Istrebitel's picture

What is the difference between OpenTK (nightly) using SDL2 or not using it?


I'm using OpenTK (nightly version). The following simple code:

SimpleWindow example = new SimpleWindow();
// no more references in the code exist of the "example" variable

Will show OpenGL window - and when it is closed, it will be properly closed (disappear from task bar in windows and so on) if NOT using SDL2.dll, but will stay visible (and in task bar) if using SDL2.dll. However, the following code:

using (SimpleWindow example = new SimpleWindow())

Will work both with and without SDL2.dll - the window properly closes and disappears.

What is the key difference here?

EDIT: I found a more grave difference.

Simple application, a form with one button, in the button code I do this:

using (SimpleWindow example = new SimpleWindow()) { example.Run(); }

Now, without SDL2.dll, I can do this all day - I can spawn however many windows I need (closing current one before opening another). However, with SDL2.dll, when I close a window, after a certain time passes, if I try to spawn another window, I get this when doing .Run():

A callback was made on a garbage collected delegate of type 'OpenTK!OpenTK.Platform.SDL2.EventFilter::Invoke'. 
This may cause application crashes, corruption and data loss. 
When passing delegates to unmanaged code, they must be kept alive by the managed application until it is guaranteed that they will never be called.

Can this be avoided? Can I GC.KeepALive() something to prevent this from happening?


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the Fiddler's picture

Thanks for reporting these issues. Could you please file a bug (one per issue) at

The first issue is caused by not using GameWindow.Dispose(). This means that the GameWindow is finalized on a different thread than the thread it was created on. In the case of native WinAPI we know that we can destroy the window handle on a different thread. In the case of SDL, however, we don't, which leads to a resource leak.

I have raised this question in the SDL mailing list. The correct solution depends on their answer.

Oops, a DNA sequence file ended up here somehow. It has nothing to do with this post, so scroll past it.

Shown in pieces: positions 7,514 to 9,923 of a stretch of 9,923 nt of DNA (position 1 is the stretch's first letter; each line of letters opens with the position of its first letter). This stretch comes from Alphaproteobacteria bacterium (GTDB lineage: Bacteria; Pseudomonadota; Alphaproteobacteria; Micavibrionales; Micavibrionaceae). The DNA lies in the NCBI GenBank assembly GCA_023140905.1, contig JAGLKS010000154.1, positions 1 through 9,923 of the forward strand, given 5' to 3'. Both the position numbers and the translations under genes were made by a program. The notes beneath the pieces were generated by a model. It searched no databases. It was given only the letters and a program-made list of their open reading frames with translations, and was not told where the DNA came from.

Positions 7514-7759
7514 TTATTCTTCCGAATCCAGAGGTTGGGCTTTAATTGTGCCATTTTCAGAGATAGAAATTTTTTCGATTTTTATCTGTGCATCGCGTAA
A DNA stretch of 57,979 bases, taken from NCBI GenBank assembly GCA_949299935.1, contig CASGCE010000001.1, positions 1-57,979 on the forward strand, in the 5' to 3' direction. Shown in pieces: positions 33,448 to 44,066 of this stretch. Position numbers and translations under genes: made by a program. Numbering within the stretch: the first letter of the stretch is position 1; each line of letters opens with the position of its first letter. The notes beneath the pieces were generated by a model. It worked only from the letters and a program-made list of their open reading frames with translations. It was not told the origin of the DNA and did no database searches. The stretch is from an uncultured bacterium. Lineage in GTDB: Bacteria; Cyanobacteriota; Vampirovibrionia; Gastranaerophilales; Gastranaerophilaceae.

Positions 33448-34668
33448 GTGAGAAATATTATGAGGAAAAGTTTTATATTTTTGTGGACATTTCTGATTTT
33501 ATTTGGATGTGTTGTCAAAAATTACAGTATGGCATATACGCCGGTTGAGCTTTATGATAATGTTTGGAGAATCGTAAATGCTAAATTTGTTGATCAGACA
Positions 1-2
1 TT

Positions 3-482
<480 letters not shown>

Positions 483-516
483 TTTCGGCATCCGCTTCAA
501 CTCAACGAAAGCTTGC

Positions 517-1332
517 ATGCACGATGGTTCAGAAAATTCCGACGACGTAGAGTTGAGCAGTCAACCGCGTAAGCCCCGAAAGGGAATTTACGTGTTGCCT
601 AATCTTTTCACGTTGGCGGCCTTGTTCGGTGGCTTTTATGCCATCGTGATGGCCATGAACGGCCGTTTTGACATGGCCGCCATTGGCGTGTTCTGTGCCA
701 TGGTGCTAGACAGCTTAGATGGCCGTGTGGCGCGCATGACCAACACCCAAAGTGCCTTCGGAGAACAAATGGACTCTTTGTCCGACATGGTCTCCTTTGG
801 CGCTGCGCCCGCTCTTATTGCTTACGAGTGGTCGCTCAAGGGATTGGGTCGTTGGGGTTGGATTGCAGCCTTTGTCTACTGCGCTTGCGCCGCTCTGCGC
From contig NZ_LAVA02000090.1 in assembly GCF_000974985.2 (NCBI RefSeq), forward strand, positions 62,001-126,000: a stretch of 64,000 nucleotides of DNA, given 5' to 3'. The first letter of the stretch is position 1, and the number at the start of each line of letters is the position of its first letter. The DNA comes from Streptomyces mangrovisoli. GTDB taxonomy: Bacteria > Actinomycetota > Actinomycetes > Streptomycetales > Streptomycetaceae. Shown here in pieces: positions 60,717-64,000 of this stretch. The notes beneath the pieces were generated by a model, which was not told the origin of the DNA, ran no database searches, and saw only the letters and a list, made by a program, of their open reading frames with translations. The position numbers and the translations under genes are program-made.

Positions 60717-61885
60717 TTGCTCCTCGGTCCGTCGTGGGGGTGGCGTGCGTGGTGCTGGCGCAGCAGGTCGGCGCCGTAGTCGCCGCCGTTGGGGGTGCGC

Rule of thumb: if a Dispose() method exists, it exists for a reason! The GC will take care of memory resources, but everything else is the responsibility of the programmer (file handles, sockets, window handles, render contexts, texture handles, etc etc)

Istrebitel's picture

Erm, one per issue? Based on what you said, isn't first one not an issue, but rather me failing to call Dispose immedaitely after Run?

Posted the second issue here

the Fiddler's picture

Thanks. The answer from the SDL devs is that SDL_DestroyWindow must only be called on the main thread, which means you need to use Dispose().

I will try to see if there is any reasonable workaround for GC.

Istrebitel's picture

I'm not sure I understand, so, is it possible to open multiple SDL windows in succession, without getting the error I'm getting? If so, how?

the Fiddler's picture

Yes, the second is now fixed in git master, with commit 48803bb4d6. As long as you call Dispose(), you should be able to open an indefinite amount of windows (please verify.)

If you don't call Dispose() you get the other issue you mentioned (the window does not close). I will try to find if there is a reasonable workaround that can be implemented inside OpenTK.

Istrebitel's picture

Well, I haven't tested for a very long time, but before it would bug out if I let window stay closed for about several seconds, right now I've waited for some minutes and it still lets me open new windows, so I guess, we can consider this fixed! Thanks, now my program is working completely :)

Istrebitel's picture

EDIT: Issue resolved (found out that if you hide cursor in the window, you have to return CursorVisible to true before Exit/Close of a GameWindow, otherwise next GameWindow will not properly grab focus and will not process mouse events, until you alt-tab out of it and into it)

the Fiddler's picture

Thanks for the detailed testing, this is now fixed in 75d4f3d